• pobjoy

            You are a troll with selective amnesia and should be burned.

            A miracle, to be sure! A true, consistent Catholic!

            Protestant Henry

            I know a Protestant Henry, but he’s never reigned, and certainly never burned anyone. Wouldn’t hurt a flea, actually. Quite a challenge, for Catholics.

            But there were eight Kings Henry, and not one of them was a Protestant. Indeed, the last of them was more afraid of Protestantism than he was afraid of death. Like all who have picked up a book and still call themselves Catholics. Decent, law-abiding folk leave the RC cult once they are acquainted with the truth.

            Queen Elizabeth

            Who speaks ill of good Queen Bess? Only traitors and the vile. Her Majesty reigned while criminals were executed, for crimes knowingly committed against the realm. Not for heresy. That was the work of Bloody Mary.

            And Bloody Henry, who hanged a man for eating meat on a Friday. Now if Bergoglio was to insist on that divine consistency, how many followers would he have left?

          • http://ecclesandbosco.blogspot.com/ ecclesiam

            You’re very confused, Brother Pob. All the Tudors, without exception, were bloodthirsty maniacs, and Bloody Bess (Queen Elizabeth) was certainly one of the worst.

          • pobjoy

            You’re

            Note the oldest papist tradition, personal threat. But then brainless, avaricious, sexually abusive thugs have no better recourse.

            Bloody Bess

            You see? Catholics can’t even think without the assistance of those they would destroy. See Jude 10.

            (Queen Elizabeth) was certainly one of the worst.

            Then ‘ecclesiam’ will be able to produce a list of named persons who were killed by Crown authorities for holding religious opinions rather than for actions of a political nature.

            Not that it would do any good, even if found, because Protestantism has never been, and is not represented, theologically or spiritually, by any government. Catholics are utterly brainless, and crooked to the core.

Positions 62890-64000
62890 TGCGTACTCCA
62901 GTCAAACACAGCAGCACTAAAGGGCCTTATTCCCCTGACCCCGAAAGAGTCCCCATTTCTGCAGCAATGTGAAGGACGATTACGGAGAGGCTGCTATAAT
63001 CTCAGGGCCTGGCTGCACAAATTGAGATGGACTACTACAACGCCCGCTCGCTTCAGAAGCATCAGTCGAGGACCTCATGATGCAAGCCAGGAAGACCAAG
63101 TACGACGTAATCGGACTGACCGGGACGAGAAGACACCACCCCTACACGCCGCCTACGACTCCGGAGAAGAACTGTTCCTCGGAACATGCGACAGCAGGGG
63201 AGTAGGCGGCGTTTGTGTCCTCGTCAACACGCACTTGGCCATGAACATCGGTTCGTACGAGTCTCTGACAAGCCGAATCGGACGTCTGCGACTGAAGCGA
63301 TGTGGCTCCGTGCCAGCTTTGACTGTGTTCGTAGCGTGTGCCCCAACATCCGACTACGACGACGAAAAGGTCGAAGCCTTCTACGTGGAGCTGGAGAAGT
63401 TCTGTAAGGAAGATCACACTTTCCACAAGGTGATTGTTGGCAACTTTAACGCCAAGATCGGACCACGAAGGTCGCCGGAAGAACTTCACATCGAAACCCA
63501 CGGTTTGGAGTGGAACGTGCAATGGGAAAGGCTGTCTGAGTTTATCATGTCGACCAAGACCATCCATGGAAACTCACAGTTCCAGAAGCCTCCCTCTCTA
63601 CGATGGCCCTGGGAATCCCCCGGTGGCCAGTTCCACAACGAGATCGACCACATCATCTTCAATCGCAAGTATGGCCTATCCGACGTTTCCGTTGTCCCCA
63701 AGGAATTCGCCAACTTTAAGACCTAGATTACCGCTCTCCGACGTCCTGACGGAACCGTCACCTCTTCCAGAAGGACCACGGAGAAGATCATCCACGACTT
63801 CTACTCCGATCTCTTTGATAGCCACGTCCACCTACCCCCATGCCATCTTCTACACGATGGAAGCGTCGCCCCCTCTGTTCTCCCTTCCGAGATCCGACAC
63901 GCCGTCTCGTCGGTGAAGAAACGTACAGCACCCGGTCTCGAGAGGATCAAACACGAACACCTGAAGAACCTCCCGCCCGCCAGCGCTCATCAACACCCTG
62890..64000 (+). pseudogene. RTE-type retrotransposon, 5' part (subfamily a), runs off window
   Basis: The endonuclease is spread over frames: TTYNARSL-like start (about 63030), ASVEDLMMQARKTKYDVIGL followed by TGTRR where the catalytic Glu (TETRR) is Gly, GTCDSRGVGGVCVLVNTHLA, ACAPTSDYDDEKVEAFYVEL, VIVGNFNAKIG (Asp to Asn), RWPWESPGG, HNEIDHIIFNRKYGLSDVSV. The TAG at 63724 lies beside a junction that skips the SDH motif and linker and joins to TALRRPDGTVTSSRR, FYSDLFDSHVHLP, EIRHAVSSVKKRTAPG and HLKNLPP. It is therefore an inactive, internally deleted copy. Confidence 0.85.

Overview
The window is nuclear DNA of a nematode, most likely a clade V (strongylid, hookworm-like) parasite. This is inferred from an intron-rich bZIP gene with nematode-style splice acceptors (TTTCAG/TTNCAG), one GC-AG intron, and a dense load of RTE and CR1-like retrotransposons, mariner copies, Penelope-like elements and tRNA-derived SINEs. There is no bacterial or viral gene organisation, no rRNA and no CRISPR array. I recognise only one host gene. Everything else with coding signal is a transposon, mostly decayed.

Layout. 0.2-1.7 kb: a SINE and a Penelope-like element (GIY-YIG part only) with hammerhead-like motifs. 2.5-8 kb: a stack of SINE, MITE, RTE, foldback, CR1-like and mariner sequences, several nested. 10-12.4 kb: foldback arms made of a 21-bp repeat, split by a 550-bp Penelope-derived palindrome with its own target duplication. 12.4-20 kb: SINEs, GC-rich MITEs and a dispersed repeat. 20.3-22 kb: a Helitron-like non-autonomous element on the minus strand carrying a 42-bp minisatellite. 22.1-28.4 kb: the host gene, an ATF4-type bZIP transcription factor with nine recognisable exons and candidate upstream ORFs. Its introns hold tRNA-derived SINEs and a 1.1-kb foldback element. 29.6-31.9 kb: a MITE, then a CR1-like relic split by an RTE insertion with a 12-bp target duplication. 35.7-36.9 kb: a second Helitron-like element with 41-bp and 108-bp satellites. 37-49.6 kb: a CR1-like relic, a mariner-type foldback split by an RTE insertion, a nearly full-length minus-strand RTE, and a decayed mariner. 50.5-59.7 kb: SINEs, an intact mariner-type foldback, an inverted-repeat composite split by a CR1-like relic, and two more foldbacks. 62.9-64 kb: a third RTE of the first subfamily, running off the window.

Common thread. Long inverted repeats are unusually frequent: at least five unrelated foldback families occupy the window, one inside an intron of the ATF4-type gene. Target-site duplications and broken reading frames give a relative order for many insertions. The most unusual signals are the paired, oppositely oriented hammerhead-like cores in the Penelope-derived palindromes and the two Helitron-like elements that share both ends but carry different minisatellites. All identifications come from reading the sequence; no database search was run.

• http://josephsoleary.typepad.com Joseph

            Sadly true that people were executed for “heresy” up to 250 years ago.

        • Grant Melville

          An important question for you and I (and every other believer) is, do we see the attractiveness of Christ, not only on the pages of the Gospels, but in Him now, where He is, an exalted Man in heaven? Christianity has no reality unless we have a living link with our living Lord. We won’t be maintained, displaying features of Christ in our own lives unless we have our gaze firmly fixed on Him where He is.

          • SparklingMoon,

            Jesus (as) also had invited to God Almighty
            God alone is immortal: the blessed and only potentate, King of Kings, and Lo rd of Lords; who only hath immortality, dwelling in the light which no man can approach, whom no man hath seen, nor can see: to whom be honour and power everlasting. (1 Tim. 6:15-16)

    • Young Graeme

      Nothing but misery? If you cannot see any positive effects from Christianity – yes, the church has sometimes got it wrong – then you are guilty of moral ( and historical ) blindness. Perhaps you should rebadge yourself the Social Justice Vandal.

    • Phil R

      Think Stalin Mao etc

      Remember the 250 million murdered by Atheism

      • Mary Ann

        They were not murdered by atheism atheism is a belief that their is no god, beliefs do not kill, people kill. The only thing an atheist government can do against religion is to close churches, but you cannot stop people believing and the church is not necessary to the teachings of Jesus.

    • Jacobi

      Not so. Atheism, Secularism and Islam have brought so much more misery!

      • andyrwebman

        If by “Atheism” you mean the Stalinists and the Maoists, I would point out to you that these people – like the religious – were followers of absolute ideologies which seek to prevent dissent and questioning, and indoctrinate their followers at an early age.

        Surely the one philosophy that stands out from the others is that of free thinking rationalism informed by Scientific discovery – of all of them, it’s the only one that can admit it was wrong in the past and correct it.

        • ardenjm

          I’m sure Dr Mengele’s victims are consoled by the repudiation all decent doctors would make of the monster who sought knowledge in such morally bankrupt ways…
          And there we have the point – that even Dawkins acknowledges:
          What, exactly, does science have to say about moral goodness, justice and truth that isn’t ultimately reductive: explaining away rather than explaining.

          Karl Popper, on the other hand, was much wiser: